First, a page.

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Rainbow Rowell
Fic: Why Fanfiction is Taking Over the World
Lev Grossman, Tiffany Reisz, Rachel Caine, Jen Zern, Heidi Tandy, Rukmini Pande, Samira Nadkarni, Wendy C. Fries, Jolie Fontenot, Randi Flanagan, Tish Beaty, Cyndy Aleo, Christina Lauren, V. Arrow, Brad Bell, Andrew Shaffer, Darren Wershler, Anne Jamison, Jules Wilkinson, R
Undercover - Beth Kephart While most high schools seem to stratify into various subgroups - jocks, brains, leaders, followers, trendies, what have you - there's a larger breakdown that overlays them, and within the subgroups the same breakdown occurs: those that are in the thick of it, and those on the sidelines. The ones on the edges are the watchers, the less sure of themselves - like Elisa Cantor, they're the 'undercover operatives.' Beth Kephart's novel Undercover explores the year when Elisa slowly began to come out from undercover.

Elisa prefers staying in the background, not standing out. Her emerging talent for poetry is expressed in the brief written lines she provides to her male classmates to give to their girlfriends, passed off as their own. She's distant from her beautiful mother and older sister, who seem to be so many things that the world values more (and that she isn't), and with her father away on a seemingly endless business trip, she's spending a lot of her time on her own; her new favorite place is a pond in the nearby woods where, as winter comes, she teaches herself to ice skate. At school, her Honors English class is working on plays and poetry, and Elisa is shaken to realize the similarity between her providing 'metaphors' to the boys for their girlfriends and the plot of Cyrano de Bergerac. She is even more shaken to realize her growing feelings for one of those boys, Theo.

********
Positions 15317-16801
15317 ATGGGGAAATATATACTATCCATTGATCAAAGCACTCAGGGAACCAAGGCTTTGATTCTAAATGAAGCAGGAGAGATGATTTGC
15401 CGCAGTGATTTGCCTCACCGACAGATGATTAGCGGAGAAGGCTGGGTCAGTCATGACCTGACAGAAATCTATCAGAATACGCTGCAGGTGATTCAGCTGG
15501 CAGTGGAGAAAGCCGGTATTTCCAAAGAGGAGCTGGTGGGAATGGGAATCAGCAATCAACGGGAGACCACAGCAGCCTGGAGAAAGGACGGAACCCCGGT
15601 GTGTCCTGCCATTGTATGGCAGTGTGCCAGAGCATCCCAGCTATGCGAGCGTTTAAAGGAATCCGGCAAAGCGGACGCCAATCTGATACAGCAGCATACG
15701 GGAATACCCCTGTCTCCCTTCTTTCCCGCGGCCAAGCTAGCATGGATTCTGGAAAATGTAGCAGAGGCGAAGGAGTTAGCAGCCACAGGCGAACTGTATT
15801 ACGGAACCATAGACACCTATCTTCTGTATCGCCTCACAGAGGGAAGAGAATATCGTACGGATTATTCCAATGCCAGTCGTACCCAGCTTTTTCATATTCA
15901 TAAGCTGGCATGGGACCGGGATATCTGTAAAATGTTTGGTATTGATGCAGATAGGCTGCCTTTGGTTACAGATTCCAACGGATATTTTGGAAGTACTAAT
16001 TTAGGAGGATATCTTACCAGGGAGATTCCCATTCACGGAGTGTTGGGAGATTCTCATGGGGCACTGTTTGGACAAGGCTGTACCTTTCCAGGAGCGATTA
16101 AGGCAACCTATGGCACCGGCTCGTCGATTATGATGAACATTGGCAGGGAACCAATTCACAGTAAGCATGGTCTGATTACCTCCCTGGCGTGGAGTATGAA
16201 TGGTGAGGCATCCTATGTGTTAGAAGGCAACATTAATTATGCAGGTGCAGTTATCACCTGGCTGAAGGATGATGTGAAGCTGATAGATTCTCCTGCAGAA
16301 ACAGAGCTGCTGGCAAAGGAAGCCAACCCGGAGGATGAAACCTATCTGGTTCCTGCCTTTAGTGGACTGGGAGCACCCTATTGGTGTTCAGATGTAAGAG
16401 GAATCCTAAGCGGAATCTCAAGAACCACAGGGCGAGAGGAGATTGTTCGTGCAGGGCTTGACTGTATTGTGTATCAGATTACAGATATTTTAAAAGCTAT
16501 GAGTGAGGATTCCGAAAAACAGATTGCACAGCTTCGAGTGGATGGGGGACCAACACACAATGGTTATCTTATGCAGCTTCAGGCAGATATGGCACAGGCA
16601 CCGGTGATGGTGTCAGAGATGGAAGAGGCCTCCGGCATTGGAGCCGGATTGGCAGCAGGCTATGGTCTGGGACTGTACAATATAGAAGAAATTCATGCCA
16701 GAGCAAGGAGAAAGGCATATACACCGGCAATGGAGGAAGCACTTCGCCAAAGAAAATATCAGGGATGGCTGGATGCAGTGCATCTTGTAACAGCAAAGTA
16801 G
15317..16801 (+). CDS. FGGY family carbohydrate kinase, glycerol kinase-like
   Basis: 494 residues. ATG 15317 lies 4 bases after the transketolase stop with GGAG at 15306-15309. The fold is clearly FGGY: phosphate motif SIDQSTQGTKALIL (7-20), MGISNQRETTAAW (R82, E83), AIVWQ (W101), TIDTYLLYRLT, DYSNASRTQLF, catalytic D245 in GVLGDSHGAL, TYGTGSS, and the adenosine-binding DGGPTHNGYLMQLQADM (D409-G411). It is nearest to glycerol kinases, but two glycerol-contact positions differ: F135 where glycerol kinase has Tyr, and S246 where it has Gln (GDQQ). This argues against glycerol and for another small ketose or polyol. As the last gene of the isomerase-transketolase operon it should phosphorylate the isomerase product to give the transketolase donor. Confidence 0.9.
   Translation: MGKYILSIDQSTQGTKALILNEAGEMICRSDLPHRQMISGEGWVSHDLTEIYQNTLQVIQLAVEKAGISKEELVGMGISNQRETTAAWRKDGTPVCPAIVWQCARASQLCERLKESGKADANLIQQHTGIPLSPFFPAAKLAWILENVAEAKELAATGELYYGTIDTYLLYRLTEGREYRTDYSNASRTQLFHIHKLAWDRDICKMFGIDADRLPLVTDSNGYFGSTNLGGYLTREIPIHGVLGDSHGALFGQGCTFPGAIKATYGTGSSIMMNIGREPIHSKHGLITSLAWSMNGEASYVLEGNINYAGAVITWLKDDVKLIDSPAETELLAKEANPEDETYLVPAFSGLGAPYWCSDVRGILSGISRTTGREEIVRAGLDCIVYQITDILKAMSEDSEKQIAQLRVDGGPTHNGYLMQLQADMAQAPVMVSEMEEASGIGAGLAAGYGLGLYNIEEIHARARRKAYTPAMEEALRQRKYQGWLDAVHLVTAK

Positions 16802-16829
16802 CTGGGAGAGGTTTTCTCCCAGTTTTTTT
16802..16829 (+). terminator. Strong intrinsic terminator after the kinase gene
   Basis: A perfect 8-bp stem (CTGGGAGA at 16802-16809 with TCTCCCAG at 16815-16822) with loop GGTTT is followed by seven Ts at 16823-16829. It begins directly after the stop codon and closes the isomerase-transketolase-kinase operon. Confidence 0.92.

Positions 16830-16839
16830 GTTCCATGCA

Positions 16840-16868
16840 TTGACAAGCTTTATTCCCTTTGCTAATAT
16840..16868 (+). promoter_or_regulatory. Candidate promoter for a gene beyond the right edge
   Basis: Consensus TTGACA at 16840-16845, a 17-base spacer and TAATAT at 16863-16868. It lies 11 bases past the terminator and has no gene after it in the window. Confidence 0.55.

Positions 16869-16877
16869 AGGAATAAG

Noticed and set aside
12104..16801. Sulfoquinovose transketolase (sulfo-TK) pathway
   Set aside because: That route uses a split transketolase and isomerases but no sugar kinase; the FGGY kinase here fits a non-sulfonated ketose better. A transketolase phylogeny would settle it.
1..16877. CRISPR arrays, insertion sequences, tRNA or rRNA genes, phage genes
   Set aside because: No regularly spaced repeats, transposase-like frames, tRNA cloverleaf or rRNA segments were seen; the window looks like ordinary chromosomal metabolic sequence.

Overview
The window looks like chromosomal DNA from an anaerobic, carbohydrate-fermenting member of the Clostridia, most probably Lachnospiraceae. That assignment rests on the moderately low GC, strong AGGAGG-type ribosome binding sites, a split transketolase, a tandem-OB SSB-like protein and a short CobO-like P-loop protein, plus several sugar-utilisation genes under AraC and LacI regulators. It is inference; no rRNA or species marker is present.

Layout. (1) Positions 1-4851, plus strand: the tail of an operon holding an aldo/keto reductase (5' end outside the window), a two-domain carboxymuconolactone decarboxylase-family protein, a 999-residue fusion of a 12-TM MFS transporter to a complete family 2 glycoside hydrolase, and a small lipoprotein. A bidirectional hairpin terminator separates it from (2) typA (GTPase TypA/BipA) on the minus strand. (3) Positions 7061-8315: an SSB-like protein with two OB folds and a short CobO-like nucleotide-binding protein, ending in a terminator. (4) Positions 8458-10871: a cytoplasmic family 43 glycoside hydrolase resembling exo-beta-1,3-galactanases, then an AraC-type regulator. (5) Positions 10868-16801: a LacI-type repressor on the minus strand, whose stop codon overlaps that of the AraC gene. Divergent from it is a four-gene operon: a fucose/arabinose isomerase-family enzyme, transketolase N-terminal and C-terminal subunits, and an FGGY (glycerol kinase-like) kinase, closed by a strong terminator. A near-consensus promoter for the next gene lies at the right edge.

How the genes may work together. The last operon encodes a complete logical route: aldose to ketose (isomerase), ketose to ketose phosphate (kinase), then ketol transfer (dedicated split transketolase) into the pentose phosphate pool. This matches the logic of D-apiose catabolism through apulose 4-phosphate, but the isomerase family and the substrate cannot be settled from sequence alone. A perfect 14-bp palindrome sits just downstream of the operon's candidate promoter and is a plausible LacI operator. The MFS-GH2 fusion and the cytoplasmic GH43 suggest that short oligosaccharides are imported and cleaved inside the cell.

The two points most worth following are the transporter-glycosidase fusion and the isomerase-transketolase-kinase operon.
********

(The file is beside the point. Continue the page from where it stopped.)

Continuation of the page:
I was a bit of an undercover operative in high school myself, and Elisa came across as very real to me. The novel is narrated in Elisa's first-person voice, and she is the most fully-developed character in the novel; we see the others characters primarily through her eyes. This struck me as particularly appropriate, though, as it did in Goldengrove by Francine Prose, another story told though the voice of a teenage protagonist at a particularly self-referential stage of life. But that limited perspective doesn't detract from Elisa's appeal; she's more eloquent and expressive than the average teen, but her voice sounds true and the connection the reader makes with her is real.

I'd been reading the blog of Elisa's creator for nearly before I read this novel, and Elisa's voice sounds like it was written by Beth Kephart. This is a good thing, and so is Undercover.